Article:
Meta says it’s stepping up misinformation enforcement during Israel-Hamas war


Meta Platforms CEO Mark Zuckerberg arrives at federal court in San Jose, California, on Dec. 20, 2022.

David Paul Morris | Bloomberg | Getty Images

Meta is expanding its enforcement of its policies against violent posts and misinformation amid the Israel-Hamas war as charged images and posts balloon on social media.

Meta and other social media platforms such as X, formerly known as Twitter, have faced pressure from Europe to stay vigilant on misinformation during the conflict, in light of the European Union’s Digital Services Act. The DSA requires social media platforms to monitor and remove illegal content in Europe.

A Meta spokesperson said the company had responded to a letter from European commissioner for the internal market Thierry Breton about illegal content on the platform amid the conflict, but did not elaborate on what it said.

Meta described the actions it has taken since the conflict began in a blog post published Friday. It has created a special operations center with experts fluent in Hebrew and Arabic. It has also already removed or marked disturbing more than 795,000 Hebrew or Arabic posts that violated policies against violent and graphic content, hate speech, harassment or coordinating harm, among others.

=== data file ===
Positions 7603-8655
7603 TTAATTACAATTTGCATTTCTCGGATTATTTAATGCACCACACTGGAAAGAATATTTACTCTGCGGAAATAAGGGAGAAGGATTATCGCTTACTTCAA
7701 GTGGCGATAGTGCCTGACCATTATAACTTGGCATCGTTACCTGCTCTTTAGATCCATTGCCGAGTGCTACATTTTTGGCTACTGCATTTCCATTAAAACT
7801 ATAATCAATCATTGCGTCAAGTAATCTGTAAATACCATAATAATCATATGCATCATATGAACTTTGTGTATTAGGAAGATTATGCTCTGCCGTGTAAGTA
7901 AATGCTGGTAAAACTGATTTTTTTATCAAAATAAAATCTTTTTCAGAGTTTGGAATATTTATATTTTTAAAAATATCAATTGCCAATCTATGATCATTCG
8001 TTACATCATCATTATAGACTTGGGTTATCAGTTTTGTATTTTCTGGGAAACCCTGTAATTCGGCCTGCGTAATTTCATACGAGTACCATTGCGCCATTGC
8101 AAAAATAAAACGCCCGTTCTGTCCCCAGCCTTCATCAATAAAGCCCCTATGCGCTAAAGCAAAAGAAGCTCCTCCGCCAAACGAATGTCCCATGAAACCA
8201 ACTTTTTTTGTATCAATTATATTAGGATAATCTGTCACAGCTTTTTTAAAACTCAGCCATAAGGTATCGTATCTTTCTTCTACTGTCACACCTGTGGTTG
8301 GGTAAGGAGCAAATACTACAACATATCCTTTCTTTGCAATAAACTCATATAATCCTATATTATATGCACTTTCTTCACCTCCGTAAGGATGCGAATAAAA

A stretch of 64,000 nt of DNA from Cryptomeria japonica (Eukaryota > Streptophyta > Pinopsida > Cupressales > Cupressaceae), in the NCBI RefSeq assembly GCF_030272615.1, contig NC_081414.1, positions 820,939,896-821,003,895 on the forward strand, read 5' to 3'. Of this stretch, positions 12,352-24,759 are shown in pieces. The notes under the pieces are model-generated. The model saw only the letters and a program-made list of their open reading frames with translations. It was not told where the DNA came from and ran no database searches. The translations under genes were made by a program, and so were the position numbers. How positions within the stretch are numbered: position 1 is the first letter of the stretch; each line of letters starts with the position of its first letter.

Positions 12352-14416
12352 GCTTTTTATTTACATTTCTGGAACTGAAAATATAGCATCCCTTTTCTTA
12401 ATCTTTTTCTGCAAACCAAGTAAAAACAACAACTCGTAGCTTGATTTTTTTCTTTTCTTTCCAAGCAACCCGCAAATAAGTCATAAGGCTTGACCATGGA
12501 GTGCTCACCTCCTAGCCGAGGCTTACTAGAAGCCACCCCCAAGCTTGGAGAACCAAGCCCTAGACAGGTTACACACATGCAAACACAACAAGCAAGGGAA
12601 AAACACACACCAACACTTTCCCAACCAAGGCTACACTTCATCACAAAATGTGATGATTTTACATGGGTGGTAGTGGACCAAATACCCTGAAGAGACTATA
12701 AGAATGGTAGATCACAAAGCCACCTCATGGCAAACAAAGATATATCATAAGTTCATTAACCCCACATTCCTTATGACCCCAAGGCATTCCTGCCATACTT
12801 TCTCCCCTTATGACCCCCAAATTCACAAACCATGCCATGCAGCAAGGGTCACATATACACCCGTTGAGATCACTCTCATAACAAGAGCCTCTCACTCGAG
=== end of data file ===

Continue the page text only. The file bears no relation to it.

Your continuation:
In the three days after the Oct. 7 Hamas surprise terror attack on Israel, Meta said it “removed seven times as many pieces of content on a daily basis for violating our Dangerous Organizations and Individuals policy in Hebrew and Arabic alone,” compared to the two months prior.

Hamas is designated under that policy and banned from Meta platforms due to its designation by the U.S. government as a foreign terrorist organization. Under its dangerous organizations and individuals policy, Meta says it will remove “praise and substantive support” of the group when aware of it, but “while continuing to allow social and political discourse.”

In the blog post, Meta said it has temporarily lowered the threshold to trigger its technology that prevents “potentially violating and borderline content” from being amplified across its services. Meta is also “temporarily expanding” its violence and incitement policy and will remove posts that identify hostages, even when done to raise awareness.

The company said certain Instagram hashtags that it finds consistently used on posts in violation of its policies will not be searchable. People who have previously violated its policies will have restrictions on the use of Facebook and Instagram Live.

More CNBC coverage of the Israel-Hamas war

EU's Digital Services Act will present the biggest threat to Twitter, think tank says


Source link

Leave a Reply

Your email address will not be published.